Thursday, March 8, 2012

Robocalls: Electoral Fraud and Partisan Bickering

This has been a political scandal for the last few weeks, and I've been following it fairly closely.  It's getting a pretty significant response in the grassroots, with very highly charged responses at the partisan political level.

But there are a lot of misconceptions about what's going on, especially by partisans, judging from commentary on the news sites.  These fuel each other, and heat up the debate.  When a Liberal or NDP partisan supporter accuses Stephen Harper of stealing the election, for example, then Conservative partisan supporters will respond that there's no proof that Harper was involved nor that the election was actually stolen.  Which is true. This gets simplified, however, to "no proof", which then gets overapplied to become denials that there *was* electoral fraud in the first place, at which point the Liberal and NDP supporters stab back that the Conservatives are ignoring the abundant evidence to the contrary.

So let's clear this up a little bit, shall we?

What Happened?

The scope of what happened is still in question, as is exactly what happened where.  There are reports of misleading calls on or before election day, with both personal callers and 'robocalls' - i.e. automated messages - in many ridings nationwide.  The best-documented case is Guelph.

The Guelph Robocalls

In Guelph, large numbers of people received automated calls claiming to be from Elections Canada, and advising that their polling station had changed.  Because these calls were automated, the message often ended up on voicemail.  Some people have systems that forward voicemail to email, making it easy to archive, so while we have a great many reports of people *receiving* these calls, we also have established cases in which we even have the full recordings.  This allows confirmation of several things:  The caller did indeed purport to be from Elections Canada, and did indeed provide an address for a polling station quite unambiguously which was not only not the correct polling station, but not even a polling station.  Combined with Elections Canada's confirmation that they don't make calls at all (and in fact don't have voters' phone numbers), it becomes quite evident that whomever was behind these calls had nefarious intent.  Falsely purporting to be from Elections Canada makes this clearly criminal, and clearly a voter suppression tactic.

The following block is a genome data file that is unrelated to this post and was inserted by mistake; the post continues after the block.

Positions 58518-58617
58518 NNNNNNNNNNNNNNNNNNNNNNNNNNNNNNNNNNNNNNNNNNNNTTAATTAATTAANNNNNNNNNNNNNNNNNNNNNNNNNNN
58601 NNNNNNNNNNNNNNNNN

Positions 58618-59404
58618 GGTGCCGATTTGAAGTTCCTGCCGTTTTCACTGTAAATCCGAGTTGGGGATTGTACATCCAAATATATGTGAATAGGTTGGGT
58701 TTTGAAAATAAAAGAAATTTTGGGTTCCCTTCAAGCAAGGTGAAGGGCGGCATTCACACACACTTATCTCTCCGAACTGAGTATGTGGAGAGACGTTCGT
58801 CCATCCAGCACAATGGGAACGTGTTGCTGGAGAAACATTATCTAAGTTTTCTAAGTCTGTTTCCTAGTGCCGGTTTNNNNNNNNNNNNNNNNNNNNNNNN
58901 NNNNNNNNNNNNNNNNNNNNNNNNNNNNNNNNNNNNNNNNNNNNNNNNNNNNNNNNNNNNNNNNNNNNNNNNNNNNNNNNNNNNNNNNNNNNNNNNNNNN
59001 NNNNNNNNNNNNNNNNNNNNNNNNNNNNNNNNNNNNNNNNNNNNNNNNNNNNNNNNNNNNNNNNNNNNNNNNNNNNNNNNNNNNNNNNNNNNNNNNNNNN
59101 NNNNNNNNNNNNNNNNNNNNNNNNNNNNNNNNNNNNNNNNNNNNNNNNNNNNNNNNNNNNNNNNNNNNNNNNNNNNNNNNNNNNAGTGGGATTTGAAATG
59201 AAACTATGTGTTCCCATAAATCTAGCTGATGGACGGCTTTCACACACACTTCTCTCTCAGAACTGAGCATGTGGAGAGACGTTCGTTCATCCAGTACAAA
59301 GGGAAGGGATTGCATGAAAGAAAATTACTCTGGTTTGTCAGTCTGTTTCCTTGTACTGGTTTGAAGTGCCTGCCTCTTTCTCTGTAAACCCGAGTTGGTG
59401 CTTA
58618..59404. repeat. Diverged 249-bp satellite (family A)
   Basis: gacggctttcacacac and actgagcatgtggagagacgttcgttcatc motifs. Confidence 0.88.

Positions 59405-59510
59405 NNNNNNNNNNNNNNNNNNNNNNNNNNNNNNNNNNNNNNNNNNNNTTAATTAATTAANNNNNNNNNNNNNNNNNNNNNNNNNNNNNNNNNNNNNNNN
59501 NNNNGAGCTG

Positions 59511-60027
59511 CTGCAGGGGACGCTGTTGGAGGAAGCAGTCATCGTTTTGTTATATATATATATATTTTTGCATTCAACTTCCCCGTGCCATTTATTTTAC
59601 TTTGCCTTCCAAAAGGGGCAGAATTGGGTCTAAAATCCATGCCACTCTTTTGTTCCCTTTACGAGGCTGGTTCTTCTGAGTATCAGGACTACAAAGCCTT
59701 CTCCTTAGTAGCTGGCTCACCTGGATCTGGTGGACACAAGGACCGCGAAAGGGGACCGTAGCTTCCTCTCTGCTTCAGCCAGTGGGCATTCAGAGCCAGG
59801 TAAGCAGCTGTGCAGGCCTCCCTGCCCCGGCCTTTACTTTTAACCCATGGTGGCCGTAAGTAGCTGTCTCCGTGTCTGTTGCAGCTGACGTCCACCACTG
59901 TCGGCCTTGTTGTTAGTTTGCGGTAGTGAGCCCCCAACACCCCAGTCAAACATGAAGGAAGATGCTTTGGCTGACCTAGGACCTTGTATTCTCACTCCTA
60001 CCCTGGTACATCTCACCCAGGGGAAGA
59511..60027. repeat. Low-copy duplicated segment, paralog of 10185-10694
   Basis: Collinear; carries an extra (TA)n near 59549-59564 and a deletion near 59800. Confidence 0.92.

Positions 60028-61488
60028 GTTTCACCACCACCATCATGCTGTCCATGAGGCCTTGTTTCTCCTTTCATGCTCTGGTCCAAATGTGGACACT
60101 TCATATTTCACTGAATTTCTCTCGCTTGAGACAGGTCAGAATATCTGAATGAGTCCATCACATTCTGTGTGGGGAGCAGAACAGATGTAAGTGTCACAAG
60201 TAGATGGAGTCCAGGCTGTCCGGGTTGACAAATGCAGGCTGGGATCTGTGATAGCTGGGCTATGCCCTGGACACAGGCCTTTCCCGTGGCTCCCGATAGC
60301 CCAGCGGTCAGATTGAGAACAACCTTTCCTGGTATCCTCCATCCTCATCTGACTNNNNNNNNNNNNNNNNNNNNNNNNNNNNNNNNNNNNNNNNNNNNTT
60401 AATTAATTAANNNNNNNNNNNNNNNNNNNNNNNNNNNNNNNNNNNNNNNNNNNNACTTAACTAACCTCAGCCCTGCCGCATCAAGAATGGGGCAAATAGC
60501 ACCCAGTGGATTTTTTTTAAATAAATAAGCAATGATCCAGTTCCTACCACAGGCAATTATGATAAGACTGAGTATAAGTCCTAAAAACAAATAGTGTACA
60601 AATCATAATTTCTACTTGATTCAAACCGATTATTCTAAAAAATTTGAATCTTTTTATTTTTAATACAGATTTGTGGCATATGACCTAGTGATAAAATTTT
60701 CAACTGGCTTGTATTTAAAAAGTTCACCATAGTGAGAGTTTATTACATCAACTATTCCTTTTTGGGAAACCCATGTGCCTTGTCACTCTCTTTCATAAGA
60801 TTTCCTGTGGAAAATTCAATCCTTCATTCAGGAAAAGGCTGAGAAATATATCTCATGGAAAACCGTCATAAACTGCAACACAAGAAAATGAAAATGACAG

It appears that it was non-Conservative supporters who were targeted by these calls, which permits an inference that the motives of the guilty person or persons was to assist the Conservative candidate, Marty Burke.

Elections Canada has been investigating this case, and has come a long way.  The calls have been traced to an Edmonton based automated call centre called Racknine.  Racknine is an automated operation which permits people to upload their own messages and call lists, and calls large numbers of people quite inexpensively.  It is also known to be used frequently by Conservatives, and apparently none of the other parties.  (Indeed, there is currently more controversy about Racknine:  We know that Racknine made other calls on behalf of the Marty Burke, but Elections Canada noted that this candidate's election financing declarations did not indicate any payments at all made to Racknine.  The campaign manager recently explained that he has a Racknine account, that he paid for the calls himself and was compensated by the campaign via an honorarium.)

Whomever called Racknine did so from a disposable cell phone, with an account registered to "Pierre Poutine" who lives on "Separatist Street" in Joliette, Quebec.  Interestingly, there is a restaurant called "Pierre's Poutine" in Guelph.

The water is further muddied by the fact that, right after the scandal broke, Michael Sona immediately resigned from his job as assistant to Conservative MP Eve Adams.  Sona was part of Burke's campaign staff, and was accused during the campaign of 'grabbing' a ballot box at an advance polling station, declaring that the poll itself was 'illegal'.  (It was true that the Returning Officer hadn't dotted all his i's and crossed his t's in respect of getting approval for the poll, but Elections Canada later concluded that this didn't ultimately affect the validity of the poll.)  However, notwithstanding his timely resignation and Conservative intimations of the prospect of a lone 'rogue' supporter, Sona maintains that he had nothing to do with the robocalls.